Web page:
OPINION: In recent years, New Zealand’s farmers have found themselves subject to increasingly strict rules and regulations.
Head geneticist, Phil Beatson, says it’s a strategy that could change dairy’s future.
Lincoln University’s recently-published research is the first independent work carried out in New Zealand on pasture-based grazing systems to report that cows with lower milk urea nitrogen (MUN) breeding values have a lower concentration of N in their urine and urinate less total N.
“The results of the Lincoln study were very much in line with our prediction when we released LowN Sires, and it’s really encouraging to see,” says Beatson.
“Farmers can have further confidence that breeding for reduced MUN by using LowN Sires will reduce the amount of N excreted in their daughters’ urine compared to daughters of ‘average’ sires. Modelling predicts that N leaching would also be significantly reduced.
“What’s also encouraging is these cows that are peeing out lower concentration of nitrogen are likely to be also putting less nitrogen up into the atmosphere as nitrous oxide. With less concentration of nitrogen in the urine patch, leading to less nitrogen being leached and less nitrous oxide environmentally, it’s a double win.
“We envisage this strategy being useful across New Zealand, but particularly on the free-draining soils, where a higher proportion of the urinary nitrogen ends up being leached. Typically, that’s on the light, stony, irrigated soils – and that’s where we see the maximum benefit from these genetics.”
Beatson emphasises that this points to the thinking that those cows that are genetically low for MUN are partitioning the nitrogen they eat differently – away from urine and into other outputs particularly milk protein and faeces. Less urinary N emitted per kg of feed eaten indicates increased efficiency of how nitrogen is used by the animal.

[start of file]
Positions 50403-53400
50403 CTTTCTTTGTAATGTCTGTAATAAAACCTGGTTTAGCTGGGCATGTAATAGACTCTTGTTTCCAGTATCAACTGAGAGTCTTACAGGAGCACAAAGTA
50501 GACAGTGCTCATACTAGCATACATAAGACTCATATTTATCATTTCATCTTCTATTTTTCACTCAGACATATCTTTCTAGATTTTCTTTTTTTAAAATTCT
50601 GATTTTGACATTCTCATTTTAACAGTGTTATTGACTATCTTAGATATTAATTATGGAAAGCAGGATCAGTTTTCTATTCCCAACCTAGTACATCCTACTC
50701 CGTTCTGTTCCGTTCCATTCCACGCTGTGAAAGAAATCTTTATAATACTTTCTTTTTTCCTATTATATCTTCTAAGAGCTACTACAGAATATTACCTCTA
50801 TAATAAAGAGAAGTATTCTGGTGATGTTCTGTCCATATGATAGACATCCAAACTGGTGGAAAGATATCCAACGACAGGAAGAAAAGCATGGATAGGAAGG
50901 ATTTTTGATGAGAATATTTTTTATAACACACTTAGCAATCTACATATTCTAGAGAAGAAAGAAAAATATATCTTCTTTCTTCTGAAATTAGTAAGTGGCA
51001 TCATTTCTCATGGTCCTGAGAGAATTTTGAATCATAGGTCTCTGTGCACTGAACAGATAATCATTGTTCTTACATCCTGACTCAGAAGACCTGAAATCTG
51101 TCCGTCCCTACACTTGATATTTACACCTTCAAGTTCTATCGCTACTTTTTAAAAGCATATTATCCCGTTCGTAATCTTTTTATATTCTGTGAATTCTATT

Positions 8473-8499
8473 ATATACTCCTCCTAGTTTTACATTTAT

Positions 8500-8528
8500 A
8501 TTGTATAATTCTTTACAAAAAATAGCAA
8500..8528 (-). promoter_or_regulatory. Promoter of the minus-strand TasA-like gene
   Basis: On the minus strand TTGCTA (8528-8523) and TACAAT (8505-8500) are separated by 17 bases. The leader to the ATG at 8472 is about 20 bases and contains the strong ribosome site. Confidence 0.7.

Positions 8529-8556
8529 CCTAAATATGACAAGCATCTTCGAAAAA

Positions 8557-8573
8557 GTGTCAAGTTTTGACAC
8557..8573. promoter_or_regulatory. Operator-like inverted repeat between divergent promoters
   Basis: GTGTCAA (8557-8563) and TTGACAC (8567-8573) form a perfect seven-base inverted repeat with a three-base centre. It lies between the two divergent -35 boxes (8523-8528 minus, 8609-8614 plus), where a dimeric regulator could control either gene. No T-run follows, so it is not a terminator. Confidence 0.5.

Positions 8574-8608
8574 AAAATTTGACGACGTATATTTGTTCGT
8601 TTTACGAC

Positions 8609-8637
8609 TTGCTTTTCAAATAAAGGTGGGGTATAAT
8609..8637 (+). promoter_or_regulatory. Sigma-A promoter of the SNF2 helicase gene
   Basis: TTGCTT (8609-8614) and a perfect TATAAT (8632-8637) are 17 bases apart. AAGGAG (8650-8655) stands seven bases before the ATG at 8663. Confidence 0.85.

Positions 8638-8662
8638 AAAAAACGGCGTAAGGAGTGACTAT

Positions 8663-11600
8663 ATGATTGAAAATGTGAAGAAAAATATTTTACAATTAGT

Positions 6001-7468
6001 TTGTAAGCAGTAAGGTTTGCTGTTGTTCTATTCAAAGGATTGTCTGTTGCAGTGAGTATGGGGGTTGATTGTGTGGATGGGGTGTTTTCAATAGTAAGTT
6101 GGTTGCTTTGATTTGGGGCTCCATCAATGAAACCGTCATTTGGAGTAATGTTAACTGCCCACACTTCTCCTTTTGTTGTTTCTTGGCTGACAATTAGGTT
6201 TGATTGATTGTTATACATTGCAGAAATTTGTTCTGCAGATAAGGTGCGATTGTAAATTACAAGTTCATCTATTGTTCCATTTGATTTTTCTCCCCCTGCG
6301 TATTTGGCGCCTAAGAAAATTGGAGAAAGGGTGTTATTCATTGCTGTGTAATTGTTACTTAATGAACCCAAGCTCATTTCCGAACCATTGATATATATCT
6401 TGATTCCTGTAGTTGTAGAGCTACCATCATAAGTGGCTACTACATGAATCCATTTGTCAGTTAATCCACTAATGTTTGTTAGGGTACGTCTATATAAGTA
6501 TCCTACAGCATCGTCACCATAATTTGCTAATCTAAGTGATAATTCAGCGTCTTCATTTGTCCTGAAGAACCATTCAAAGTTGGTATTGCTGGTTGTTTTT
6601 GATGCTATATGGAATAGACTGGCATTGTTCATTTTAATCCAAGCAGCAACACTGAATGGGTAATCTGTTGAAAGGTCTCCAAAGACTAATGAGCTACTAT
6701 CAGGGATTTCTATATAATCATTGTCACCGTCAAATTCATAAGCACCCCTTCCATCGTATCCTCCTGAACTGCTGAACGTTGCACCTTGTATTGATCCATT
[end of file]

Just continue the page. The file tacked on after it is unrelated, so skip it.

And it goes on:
This is a totally different mechanism to reducing the amount of urinary nitrogen per kg of milk produced, which simply involves having cows or farm systems that result in cows producing more milk per kg of feed eaten, therefore eating less nitrogen per kg of milk and producing less urine per kg of milk.
Breeding is one of a number of options to reduce urinary nitrogen and minimise leaching. Farmers can affect milk urea – and therefore urinary nitrogen – through feeding.
The bonus of breeding is that it is a permanent and easily implemented solution for farmers in their efforts to reduce nitrogen loss and protect our waterways. Breeding for low MUN is likely to be effective across a range of feeding systems.
Beatson says there’s no one silver bullet for nitrogen reduction, but putting together a range of techniques and adopting a range of technologies will enable farmers to produce current volumes of milk within acceptable environmental constraints.
“New Zealand dairy farmers have already made great strides over the past ten years to mitigate the effects of their farming operations on the environment and protect water quality.
“Many dairy farmers understand that they need to make an investment in new innovations that will enable them to farm sustainably. We’re excited about the part that CRV Ambreed’s LowN Sires can play towards a solution,” says Beatson.